Work smarter with SQL Server Management Studio

Do you work with the ‘Microsoft SQL Server Management Studio’ regularly. Let’s say at a weekly basis? Then please read on as I have some useful information for you which saves you time and eases your activities.
When you start the ‘Microsoft SQL Server Management Studio’ you are actually excecuting ‘C:\Program Files (x86)\Microsoft SQL Server\130\Tools\Binn\ManagementStudio\Ssms.exe’ You can however add some parameters like servername, instancename, databasename and credentials. Example:

Suppress the splash screen at startup:
“C:\Program Files (x86)\Microsoft SQL Server\130\Tools\Binn\ManagementStudio\Ssms.exe” -nosplash

Suppress the splash screen at startup and connect to the default instance using your current Windows Account (Windows Authentication):
“C:\Program Files (x86)\Microsoft SQL Server\130\Tools\Binn\ManagementStudio\Ssms.exe” -nosplash -S . -E
Please note the little dot! The little dot represents the current local SQL Server!

Suppress the splash screen at startup and connect to the instance ‘NAV’ using your current Windows Account (Windows Authentication):
“C:\Program Files (x86)\Microsoft SQL Server\130\Tools\Binn\ManagementStudio\Ssms.exe” -nosplash -S .\NAV -E

If you don’t use SQL Server Management Studio 2016 please replace 130 with the corresponding version you are using.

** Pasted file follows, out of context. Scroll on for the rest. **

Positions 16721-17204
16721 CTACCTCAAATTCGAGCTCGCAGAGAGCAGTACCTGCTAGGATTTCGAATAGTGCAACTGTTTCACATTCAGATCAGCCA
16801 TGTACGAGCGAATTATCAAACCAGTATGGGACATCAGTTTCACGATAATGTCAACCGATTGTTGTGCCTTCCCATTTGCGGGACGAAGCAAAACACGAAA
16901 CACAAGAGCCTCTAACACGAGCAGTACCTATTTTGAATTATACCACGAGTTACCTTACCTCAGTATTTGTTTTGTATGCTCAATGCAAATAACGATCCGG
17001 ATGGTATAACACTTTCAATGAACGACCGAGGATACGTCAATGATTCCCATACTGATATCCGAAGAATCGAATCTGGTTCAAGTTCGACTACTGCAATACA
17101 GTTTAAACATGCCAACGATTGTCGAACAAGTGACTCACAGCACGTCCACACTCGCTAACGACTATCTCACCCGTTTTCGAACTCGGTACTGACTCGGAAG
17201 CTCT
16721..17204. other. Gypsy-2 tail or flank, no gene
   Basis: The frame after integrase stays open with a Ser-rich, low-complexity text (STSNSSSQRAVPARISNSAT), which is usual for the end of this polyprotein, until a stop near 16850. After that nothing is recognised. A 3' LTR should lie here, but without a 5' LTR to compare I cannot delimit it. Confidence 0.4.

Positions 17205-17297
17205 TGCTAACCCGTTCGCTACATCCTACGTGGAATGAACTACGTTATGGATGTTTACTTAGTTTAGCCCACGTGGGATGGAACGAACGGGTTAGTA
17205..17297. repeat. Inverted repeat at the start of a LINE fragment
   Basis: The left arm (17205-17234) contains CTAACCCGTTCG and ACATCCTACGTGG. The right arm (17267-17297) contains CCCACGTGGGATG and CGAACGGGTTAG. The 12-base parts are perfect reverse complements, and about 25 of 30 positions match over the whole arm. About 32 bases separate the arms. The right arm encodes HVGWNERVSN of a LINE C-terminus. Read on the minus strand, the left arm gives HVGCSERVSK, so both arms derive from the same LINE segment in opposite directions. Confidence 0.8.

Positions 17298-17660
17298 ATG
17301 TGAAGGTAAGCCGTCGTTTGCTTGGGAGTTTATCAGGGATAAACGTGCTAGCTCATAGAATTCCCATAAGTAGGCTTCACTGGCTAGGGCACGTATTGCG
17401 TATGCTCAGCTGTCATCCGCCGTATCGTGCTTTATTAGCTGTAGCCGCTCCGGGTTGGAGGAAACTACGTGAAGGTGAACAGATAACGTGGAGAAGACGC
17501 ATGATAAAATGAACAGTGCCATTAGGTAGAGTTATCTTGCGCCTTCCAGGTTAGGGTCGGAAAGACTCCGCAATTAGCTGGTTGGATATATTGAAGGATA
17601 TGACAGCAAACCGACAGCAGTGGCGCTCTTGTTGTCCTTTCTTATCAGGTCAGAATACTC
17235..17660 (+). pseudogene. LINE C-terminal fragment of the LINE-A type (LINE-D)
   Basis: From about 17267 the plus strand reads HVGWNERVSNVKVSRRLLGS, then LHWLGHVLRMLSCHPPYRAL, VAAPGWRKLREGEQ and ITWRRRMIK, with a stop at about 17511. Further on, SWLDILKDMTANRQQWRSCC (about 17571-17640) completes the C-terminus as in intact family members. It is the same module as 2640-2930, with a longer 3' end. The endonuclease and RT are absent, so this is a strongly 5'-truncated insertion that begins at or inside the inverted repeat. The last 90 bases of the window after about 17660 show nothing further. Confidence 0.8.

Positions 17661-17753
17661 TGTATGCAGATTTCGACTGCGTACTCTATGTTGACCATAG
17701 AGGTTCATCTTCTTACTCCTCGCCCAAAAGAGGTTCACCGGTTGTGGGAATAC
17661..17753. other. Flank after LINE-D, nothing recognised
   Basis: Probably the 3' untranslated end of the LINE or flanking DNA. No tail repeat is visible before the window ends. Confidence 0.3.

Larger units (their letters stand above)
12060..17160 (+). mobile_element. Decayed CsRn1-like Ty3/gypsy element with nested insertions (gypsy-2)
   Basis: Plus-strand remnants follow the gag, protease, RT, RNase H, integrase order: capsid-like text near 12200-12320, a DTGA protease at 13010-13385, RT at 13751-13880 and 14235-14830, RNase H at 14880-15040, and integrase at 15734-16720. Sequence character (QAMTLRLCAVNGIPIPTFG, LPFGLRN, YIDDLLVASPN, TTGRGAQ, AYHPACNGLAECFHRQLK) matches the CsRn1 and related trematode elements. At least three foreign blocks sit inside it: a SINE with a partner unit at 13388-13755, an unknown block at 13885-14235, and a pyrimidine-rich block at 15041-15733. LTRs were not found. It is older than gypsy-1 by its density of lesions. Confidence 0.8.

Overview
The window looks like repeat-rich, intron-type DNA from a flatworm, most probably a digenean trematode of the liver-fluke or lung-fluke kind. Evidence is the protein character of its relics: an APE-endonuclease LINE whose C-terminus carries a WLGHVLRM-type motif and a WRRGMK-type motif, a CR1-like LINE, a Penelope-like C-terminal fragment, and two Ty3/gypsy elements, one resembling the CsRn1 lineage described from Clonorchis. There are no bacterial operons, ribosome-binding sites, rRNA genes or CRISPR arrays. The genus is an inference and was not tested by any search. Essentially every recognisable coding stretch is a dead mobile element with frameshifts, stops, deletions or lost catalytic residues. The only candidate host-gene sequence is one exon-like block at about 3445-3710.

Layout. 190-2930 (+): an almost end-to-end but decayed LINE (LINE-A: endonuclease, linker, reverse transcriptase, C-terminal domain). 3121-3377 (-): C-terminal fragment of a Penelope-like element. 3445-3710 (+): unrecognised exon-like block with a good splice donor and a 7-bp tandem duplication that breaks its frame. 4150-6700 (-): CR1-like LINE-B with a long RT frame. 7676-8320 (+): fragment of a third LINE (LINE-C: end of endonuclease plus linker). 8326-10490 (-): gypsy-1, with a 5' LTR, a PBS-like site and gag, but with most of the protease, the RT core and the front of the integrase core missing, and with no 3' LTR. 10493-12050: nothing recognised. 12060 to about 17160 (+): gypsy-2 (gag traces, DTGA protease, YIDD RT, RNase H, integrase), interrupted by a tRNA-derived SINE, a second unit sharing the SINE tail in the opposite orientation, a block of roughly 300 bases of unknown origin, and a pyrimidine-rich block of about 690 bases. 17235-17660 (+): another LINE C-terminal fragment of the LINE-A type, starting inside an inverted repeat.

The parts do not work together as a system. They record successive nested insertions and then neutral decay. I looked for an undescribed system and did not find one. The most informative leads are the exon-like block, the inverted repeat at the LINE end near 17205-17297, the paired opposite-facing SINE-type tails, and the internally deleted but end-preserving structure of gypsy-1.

A list of parameters you could specify:

Microsoft SQL Server Management Studio
Usage:

ssms.exe [-S server_name[\instance_name]] [-d database] [-U user] [-P password] [-E] [-nosplash] [file_name[, file_name]*] [-log [file_name]?] [-?]

[-S The name of the SQL Server instance to connect to]
[-d The name of the SQL Server database to connect to]
[-E] Use Windows Authentication to login to SQL Server
[-U The name of the SQL Server login to connect with]
[-P The password associated with the login]
[-nosplash] Suppress splash screen
[file_name[, file_name]*] Names of files to load
[-log [file_name]?] Logs SQL Server Management Studio activity to the specified file for troubleshooting
[-?] Displays this usage information

With this information you could now easily create some shortcuts to work  smarter. An example:

shortcut-target

I Hope I saved you a little bit of time and Mouse Clicks.

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